BOSTON (AP) — The public school systems in Massachusetts' two largest cities have been granted more time by state education officials to ready their classrooms for the return of elementary school-age students to full-time, in-person lessons.
Boston and Worcester, both granted exemptions Wednesday, are among 64 districts statewide that Education Commissioner Jeffrey Riley exempted from a mandatory April 5 reopening for pre-K through fifth grade.
Boston plans to bring students up to eighth grade back on April 26, while Worcester will bring them back on May 3, district officials said.
“This updated timeline ensures that we have adequate time to prepare facility and transportation modifications and allows us time to communicate information to families in a timely manner,” Boston Superintendent Brenda Cassellius wrote in a letter to parents.
“In addition, every day more and more BPS staff members are receiving COVID-19 vaccinations, which will help to make our school communities feel more safe and comfortable for students, staff and families.”
Riley encouraged Worcester to begin full-time in-person learning earlier than May 3 if possible.
Riley denied waiver requests from nine districts, including five that had requested to delay the return of all students until past April 26: Wareham, Easthampton, Gloucester, Malden, and Hill View Montessori Charter School.
The state has directed middle schools to fully reopen by April 28, while a return date for high schools has not been scheduled.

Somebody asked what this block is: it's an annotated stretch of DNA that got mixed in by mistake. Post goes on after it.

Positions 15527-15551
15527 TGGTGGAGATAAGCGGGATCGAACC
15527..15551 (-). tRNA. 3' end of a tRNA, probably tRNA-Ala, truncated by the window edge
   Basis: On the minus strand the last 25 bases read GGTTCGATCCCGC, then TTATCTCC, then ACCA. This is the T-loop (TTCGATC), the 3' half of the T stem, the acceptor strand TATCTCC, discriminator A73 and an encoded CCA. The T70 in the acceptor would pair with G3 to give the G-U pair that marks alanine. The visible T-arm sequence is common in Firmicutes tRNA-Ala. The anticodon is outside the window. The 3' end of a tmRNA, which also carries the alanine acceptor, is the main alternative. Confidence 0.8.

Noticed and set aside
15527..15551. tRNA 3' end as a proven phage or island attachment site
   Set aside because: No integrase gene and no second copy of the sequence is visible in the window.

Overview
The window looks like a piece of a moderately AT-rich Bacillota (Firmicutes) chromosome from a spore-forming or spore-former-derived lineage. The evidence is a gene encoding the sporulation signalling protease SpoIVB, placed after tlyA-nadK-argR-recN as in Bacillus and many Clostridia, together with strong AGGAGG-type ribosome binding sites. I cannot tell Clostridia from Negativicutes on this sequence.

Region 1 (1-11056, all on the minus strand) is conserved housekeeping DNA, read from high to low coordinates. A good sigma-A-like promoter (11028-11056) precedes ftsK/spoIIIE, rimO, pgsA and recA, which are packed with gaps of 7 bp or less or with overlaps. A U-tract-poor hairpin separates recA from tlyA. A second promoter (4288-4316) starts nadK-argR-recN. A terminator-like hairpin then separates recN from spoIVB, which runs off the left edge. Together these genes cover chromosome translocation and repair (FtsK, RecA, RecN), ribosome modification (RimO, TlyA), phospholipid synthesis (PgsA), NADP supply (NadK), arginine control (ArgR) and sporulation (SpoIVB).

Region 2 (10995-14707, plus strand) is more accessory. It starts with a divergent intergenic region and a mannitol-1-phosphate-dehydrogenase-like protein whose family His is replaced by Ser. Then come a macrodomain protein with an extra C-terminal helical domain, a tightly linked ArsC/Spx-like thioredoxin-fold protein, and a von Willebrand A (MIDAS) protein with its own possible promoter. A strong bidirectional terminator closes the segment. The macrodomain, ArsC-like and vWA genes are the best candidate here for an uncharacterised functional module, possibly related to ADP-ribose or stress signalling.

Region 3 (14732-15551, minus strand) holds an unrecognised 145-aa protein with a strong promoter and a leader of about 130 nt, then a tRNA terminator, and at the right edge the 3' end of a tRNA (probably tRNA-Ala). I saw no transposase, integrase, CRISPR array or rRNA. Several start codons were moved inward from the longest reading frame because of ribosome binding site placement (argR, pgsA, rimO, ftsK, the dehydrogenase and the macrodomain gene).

Parents retain the right to keep their children in full-time distance learning for the remainder of the school year. ———
A Massachusetts college issued a stay-in-place order for all students who live at an on-campus student apartment complex after confirming more than a dozen COVID-19 cases among residents.
Students who live at the Flagg Townhouse complex at the Massachusetts College of Liberal Arts in North Adams can leave their residences only to pick up food from the dining program, get medical help or undergo COVID-19 testing, school vice president Gina Puc said in a statement Wednesday, according to The Berkshire Eagle.
The school has confirmed 13 cases among the complex’s 242 residents.
Residents must attend classes remotely, she said. All other students can continue to attend in-person classes. Students who violate the stay-in-place order face discipline.
The cluster is being blamed on “close, social contact in settings where masking, social distance, and other CDC mitigation measures are not being followed consistently,” Puc said.
The school has also suspended all athletic activity.